Chris Franco said he supported the sites as a way to take a "holistic approach" to addiction, especially if the sites included other outreach services. That's the plan for the current safe consumption site iteration in Seattle.
"It’s already proven that [these sites are] effective," Franco said. The disinformation around the sites is "a political, fear-mongering bullshit game that’s being played particularly by conservative folks and I’m done with that."
Van chimed in to ask Franco whether he wanted to put safe consumption sites at schools.
"I don’t think at the school is the right answer," Franco said.
He then mentioned that Van had marked "no" on a questionnaire from the 31st Legislative District Democrats that asked about support for the sites.
Van gave a much clearer answer to the 31st LD Dems than she did to the SECB when asked about whether she'd support a site in her district: "No. Addiction is a public health challenge that we must address through proven, evidence-based policies. I support expanding treatment options, utilizing drug courts, and exploring other alternatives, which offer a path to progress and recovery for those suffering from addiction."
Franco's right on the science around consumption sites. No one has ever died from an overdose at Vancouver, B.C.'s facility, Insite, which has been around since 2003.
But Van ignored Franco's dig. "So you would agree with 'it depends?'" She said.
Franco said he'd put safe consumption sites in his district.
Gardheere, who hadn't had a chance to answer yet, enthusiastically supported safe consumption sites. "Let’s face it," Gardheere said, "we have had more deaths by an overdose in the last couple months than COVID deaths."
Gardheere said that when she lived in Bellevue she'd hear a lot of conservative talking points around safe consumption that sounded similar to Van's concerns. She called Van's question about whether the other candidates would locate sites near schools "just a stupid question, honestly, and you’ll get a stupid answer for that."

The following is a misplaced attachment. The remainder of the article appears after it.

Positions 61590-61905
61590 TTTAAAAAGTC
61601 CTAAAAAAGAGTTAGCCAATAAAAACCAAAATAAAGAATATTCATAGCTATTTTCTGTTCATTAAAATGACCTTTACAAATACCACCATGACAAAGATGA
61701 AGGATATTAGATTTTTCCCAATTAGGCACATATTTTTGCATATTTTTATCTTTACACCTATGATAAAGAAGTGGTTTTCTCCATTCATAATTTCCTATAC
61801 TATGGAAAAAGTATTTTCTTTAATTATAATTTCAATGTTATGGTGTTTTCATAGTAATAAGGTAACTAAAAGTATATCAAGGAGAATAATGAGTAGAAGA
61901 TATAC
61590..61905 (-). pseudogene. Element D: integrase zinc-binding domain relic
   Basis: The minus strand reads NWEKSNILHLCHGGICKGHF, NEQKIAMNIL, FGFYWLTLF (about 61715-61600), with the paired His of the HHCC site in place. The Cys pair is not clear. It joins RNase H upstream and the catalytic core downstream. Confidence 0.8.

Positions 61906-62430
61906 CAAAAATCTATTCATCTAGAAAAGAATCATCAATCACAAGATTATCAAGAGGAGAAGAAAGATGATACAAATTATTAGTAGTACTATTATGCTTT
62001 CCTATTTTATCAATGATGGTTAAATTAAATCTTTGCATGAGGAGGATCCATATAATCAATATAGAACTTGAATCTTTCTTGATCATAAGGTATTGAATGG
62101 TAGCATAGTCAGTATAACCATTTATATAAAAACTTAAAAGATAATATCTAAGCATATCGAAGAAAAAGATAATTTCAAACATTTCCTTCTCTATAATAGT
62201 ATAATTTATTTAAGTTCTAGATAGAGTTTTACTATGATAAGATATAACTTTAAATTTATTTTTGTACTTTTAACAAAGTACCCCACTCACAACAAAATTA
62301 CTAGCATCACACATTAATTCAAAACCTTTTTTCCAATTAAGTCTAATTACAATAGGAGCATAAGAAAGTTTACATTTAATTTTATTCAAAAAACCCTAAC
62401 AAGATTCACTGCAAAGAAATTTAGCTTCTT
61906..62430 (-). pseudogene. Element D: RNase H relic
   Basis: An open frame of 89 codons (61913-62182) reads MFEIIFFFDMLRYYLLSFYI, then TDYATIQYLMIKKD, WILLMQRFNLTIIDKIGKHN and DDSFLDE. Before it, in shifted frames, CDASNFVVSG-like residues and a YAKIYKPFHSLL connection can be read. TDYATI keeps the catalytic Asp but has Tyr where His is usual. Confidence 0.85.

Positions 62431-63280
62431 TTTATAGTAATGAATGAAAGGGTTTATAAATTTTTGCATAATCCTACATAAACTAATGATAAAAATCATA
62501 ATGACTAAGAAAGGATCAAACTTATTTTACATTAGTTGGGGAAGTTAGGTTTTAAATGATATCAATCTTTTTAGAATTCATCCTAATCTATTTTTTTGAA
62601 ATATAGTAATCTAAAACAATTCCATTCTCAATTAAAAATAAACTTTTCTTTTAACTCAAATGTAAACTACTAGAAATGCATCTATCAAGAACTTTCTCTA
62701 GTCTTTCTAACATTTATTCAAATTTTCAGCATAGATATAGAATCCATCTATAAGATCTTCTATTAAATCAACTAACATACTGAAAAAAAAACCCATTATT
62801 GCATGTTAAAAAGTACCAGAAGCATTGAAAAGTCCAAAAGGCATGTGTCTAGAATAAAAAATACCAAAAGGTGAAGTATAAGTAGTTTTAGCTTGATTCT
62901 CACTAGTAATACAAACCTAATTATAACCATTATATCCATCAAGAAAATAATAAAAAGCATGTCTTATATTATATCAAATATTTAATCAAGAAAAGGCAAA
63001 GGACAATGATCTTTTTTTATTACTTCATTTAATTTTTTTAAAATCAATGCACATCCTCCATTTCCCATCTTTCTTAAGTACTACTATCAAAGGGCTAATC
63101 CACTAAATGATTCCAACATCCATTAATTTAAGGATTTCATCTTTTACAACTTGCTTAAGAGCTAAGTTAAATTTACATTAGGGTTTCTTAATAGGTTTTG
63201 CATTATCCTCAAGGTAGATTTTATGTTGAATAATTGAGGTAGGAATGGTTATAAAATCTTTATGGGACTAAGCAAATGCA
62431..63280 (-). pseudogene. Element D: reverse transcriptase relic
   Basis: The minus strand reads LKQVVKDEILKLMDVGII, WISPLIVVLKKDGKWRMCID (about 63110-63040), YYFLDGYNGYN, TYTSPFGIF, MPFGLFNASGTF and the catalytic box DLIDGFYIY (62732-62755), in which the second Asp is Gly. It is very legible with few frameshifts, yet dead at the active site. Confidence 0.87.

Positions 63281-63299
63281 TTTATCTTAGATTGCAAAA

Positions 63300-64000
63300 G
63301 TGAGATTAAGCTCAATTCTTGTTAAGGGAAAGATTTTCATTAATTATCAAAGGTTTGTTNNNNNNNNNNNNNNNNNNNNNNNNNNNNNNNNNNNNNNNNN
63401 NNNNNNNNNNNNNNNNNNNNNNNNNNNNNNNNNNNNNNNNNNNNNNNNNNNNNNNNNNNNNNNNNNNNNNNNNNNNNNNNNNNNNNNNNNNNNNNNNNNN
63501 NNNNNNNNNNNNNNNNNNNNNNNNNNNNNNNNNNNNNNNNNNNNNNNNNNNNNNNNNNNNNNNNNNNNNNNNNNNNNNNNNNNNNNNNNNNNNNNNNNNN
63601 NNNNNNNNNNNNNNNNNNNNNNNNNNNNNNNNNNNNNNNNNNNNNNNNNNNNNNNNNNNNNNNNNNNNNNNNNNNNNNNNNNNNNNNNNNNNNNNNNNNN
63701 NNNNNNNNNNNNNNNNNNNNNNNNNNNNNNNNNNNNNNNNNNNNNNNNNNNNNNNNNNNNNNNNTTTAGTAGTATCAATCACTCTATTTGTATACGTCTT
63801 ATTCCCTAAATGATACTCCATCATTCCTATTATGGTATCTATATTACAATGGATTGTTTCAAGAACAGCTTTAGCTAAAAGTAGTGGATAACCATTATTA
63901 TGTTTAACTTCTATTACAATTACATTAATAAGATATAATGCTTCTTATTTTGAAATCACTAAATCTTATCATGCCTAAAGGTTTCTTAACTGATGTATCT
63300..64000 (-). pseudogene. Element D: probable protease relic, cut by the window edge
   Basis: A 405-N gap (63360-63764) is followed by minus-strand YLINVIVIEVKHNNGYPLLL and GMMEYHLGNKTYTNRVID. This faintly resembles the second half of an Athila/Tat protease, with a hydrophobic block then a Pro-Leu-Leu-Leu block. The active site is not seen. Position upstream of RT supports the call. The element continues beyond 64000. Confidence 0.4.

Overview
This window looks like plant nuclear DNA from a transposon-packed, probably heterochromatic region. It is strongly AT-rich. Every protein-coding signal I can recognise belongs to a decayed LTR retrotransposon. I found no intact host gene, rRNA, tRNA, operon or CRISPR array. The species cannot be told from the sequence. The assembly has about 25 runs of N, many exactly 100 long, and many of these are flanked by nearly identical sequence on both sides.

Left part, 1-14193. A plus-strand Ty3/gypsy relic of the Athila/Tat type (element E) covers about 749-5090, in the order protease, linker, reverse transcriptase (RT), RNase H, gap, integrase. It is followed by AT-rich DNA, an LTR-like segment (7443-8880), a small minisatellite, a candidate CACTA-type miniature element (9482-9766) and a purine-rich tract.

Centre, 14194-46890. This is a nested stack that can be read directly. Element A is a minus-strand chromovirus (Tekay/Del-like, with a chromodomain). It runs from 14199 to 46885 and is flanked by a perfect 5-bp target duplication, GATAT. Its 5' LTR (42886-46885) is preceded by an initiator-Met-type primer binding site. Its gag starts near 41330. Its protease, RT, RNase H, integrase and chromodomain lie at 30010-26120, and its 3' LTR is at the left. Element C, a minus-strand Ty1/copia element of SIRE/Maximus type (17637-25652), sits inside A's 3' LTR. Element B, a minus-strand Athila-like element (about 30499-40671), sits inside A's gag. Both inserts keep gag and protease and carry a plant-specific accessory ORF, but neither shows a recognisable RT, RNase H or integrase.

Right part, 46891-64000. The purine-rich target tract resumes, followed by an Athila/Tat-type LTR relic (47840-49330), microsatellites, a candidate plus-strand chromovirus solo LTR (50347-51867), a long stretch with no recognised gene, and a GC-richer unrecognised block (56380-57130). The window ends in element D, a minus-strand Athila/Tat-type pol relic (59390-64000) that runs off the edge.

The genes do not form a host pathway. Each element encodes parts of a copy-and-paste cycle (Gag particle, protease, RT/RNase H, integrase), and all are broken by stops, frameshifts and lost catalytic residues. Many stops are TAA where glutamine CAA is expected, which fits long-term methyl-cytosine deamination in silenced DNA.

Van replied: "I don’t think it is a stupid question. It’s a legitimate question as a mother, as an aunt, as anyone who wants to talk about the safety of kids. These are concerns."
When he resisted safe consumption sites in the past, Dunn said he was just representing his constituents' interests.
“Trust me, you don’t treat alcoholism by inviting alcoholics to the bar,” said Dunn, who struggles with alcohol addiction, according to Publicola.
Historically, District 9 has been the most conservative of the King County Council districts. However, as with other conservative districts in the county, the politics are shifting. In 2020, District 9 voted for Biden and Harris with 61.5% of the vote.
Despite their differences of opinion, Dunn has lumped Van, Franco, and Gardheere together as a common progressive enemy.
In a letter to donors, Dunn called his competition "radical candidates who have filed in my race to enact their failed Seattle policies across the entire County and beyond." Dunn framed the race as a matter of public safety—he is for law and order, and the candidates running against him are sympathetic to criminals.
Right now, Dunn leads in fundraising with over $230,430. Four of his biggest donors include local Jeep, Nissan, and Chevrolet lots. He's also taken $1,000 from the King County Police Officers Guild, the WA Association of Realtors PAC, and Amazon. Failed congressional candidate Dino Rossi gave him $400.
Van leads in fundraising among the Dunn challengers with over $114,520. Franco is next with over $73,800, and Gardheere has over $38,600. Dunn referred to these funds as "war chests" in his donor letter.